Maina,Wilson_211

Wilson Maina

  • Position:  Professor
  • Department:  Philosophy
  • Office Location:  Building 50, Room 231
  • wmaina@uwf.edu
  • Campus: 8504737286

Biography:

Dr. Wilson Maina, professor of philosophy, teaches biomedical ethics, African philosophy, ethics, world religions and philosophy of religion.

Maina’s research is informed by his experiences growing up in Nairobi, Kenya. He has written several peer-reviewed journal articles on various aspects of philosophy of religion and African philosophy, which were published in the Journal for the Study of Religions and Ideologies, Pacifica and African Christian Studies.

In his book, Historical and Social Dimensions in African Christian Theology: A Contemporary Approach, he analyzes issues affecting Africa today and shows the social and political role that Christianity has to play in an African context. He is also working on an upcoming manuscript, The Making of an African Christian Ethics: Bénézet Bujo and the Roman Catholic Moral Tradition, that explores the foundation of African communitarian ethics, where individuality is derived through the community.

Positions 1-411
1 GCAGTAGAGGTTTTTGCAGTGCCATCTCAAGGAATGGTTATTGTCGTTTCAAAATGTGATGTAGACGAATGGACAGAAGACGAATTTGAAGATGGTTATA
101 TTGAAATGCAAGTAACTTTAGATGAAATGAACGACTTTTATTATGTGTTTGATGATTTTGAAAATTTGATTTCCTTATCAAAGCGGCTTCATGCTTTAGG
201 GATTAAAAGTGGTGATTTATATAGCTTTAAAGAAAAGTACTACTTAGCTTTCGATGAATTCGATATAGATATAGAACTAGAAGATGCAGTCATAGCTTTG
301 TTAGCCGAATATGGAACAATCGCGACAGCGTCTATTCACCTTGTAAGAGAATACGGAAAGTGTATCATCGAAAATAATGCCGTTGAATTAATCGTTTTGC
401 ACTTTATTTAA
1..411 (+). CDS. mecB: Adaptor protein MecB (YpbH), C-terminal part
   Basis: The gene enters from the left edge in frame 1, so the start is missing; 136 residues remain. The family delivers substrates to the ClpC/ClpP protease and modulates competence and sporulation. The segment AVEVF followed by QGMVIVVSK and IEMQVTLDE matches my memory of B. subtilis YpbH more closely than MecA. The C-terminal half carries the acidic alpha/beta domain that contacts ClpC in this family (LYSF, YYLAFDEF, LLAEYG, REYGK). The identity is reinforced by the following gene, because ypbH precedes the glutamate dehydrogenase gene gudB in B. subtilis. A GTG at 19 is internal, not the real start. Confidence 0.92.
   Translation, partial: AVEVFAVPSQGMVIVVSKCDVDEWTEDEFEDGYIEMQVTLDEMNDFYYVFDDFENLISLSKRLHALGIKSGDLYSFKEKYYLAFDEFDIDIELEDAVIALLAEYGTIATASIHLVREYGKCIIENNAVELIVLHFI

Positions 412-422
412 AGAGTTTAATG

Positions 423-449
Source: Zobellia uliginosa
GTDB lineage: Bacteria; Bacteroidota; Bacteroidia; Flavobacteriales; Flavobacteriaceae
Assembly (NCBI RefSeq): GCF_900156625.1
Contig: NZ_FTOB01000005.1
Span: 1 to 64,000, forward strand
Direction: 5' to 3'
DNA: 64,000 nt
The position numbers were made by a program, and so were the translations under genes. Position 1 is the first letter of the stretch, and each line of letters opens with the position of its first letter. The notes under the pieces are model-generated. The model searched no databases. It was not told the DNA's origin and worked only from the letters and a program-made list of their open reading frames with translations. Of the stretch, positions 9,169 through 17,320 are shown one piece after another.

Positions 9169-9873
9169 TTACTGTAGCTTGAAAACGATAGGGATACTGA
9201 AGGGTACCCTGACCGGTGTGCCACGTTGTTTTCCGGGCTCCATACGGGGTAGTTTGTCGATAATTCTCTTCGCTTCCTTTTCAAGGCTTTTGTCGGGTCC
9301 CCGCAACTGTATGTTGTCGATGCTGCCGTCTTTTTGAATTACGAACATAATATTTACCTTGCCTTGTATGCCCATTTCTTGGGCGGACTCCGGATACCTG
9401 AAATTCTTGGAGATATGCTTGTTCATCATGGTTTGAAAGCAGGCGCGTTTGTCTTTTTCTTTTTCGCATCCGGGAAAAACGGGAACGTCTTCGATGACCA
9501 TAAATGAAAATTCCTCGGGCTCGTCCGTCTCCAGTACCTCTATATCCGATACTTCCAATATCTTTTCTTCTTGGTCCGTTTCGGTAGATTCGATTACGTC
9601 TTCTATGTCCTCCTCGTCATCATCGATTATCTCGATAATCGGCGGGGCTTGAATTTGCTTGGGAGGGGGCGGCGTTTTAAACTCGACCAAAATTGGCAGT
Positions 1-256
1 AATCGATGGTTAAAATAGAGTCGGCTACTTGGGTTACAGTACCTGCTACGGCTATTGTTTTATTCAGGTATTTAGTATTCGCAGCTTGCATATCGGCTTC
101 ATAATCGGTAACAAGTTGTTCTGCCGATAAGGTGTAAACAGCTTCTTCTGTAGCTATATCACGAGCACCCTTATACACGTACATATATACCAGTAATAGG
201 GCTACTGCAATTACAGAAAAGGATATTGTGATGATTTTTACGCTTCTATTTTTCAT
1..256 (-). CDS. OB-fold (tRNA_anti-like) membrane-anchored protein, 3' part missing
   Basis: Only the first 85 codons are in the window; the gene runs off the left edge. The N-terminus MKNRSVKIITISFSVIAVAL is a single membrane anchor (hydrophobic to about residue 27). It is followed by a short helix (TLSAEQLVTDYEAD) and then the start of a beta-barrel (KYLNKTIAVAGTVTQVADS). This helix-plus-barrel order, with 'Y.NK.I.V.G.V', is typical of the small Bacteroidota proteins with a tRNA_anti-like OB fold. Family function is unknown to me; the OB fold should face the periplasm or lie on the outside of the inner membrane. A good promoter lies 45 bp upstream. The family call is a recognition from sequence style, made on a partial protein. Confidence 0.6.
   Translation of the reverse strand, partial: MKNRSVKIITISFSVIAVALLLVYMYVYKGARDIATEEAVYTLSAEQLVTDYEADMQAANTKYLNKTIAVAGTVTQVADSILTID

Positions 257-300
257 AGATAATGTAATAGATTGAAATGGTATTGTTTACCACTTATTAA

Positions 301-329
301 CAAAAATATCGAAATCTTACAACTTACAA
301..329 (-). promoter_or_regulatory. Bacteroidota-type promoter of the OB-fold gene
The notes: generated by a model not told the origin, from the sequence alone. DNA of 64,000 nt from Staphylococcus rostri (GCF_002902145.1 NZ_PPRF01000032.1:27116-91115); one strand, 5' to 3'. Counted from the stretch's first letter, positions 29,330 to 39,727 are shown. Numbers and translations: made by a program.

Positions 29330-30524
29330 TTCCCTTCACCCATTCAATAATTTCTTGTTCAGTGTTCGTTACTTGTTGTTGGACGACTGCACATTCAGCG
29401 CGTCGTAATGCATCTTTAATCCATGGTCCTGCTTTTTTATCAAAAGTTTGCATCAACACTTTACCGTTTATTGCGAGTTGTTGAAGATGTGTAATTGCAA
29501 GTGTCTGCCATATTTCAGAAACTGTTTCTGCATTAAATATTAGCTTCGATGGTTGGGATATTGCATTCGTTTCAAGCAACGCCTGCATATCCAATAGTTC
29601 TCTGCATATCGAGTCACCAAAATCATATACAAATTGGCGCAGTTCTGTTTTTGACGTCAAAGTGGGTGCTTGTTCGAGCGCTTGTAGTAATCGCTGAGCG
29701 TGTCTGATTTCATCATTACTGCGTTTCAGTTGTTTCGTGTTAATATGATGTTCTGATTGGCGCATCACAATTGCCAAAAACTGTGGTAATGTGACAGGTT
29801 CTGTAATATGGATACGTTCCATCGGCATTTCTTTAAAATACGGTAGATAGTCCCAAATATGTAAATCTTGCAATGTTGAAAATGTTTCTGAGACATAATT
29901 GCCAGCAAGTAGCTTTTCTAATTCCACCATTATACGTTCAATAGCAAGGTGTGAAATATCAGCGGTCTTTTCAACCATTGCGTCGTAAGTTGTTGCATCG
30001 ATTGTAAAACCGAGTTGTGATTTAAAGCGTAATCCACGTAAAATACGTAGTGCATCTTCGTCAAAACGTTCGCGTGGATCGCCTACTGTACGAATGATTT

In 2012, he received the Bi-Annual Prize in the field of Religion and Human Rights from the Journal for the Study of Religions and Ideologies for his contribution to human rights. Maina is also a reviewer and serves on the advisory board of the Journal for the Study of Religions and Ideologies. 

Degrees & Institutions:

He received a bachelor’s degree in philosophy from St. Augustine College, a bachelor’s of sacred theology from St. Thomas Aquinas Seminary in Nairobi, master’s degree in ethics from Boston College, and a master’s in philosophy and doctorate in theological studies from Fordham University.

Special Interests:

Research Interests

  • Religious Ethics
  • African Religions
  • Political and Liberation Ethics
  • Medical Ethics
  • Contemporary Systematics 

Teaching Interests

  • Philosophy of Religion
  • Introduction to Religion
  • Perspectives on Religious Self
  • Man Nature, and Value
  • Medieval Thought

Keywords: African philosophy, biomedical ethics, philosophy of religion, communitarian ethics, Bénézet Bujo

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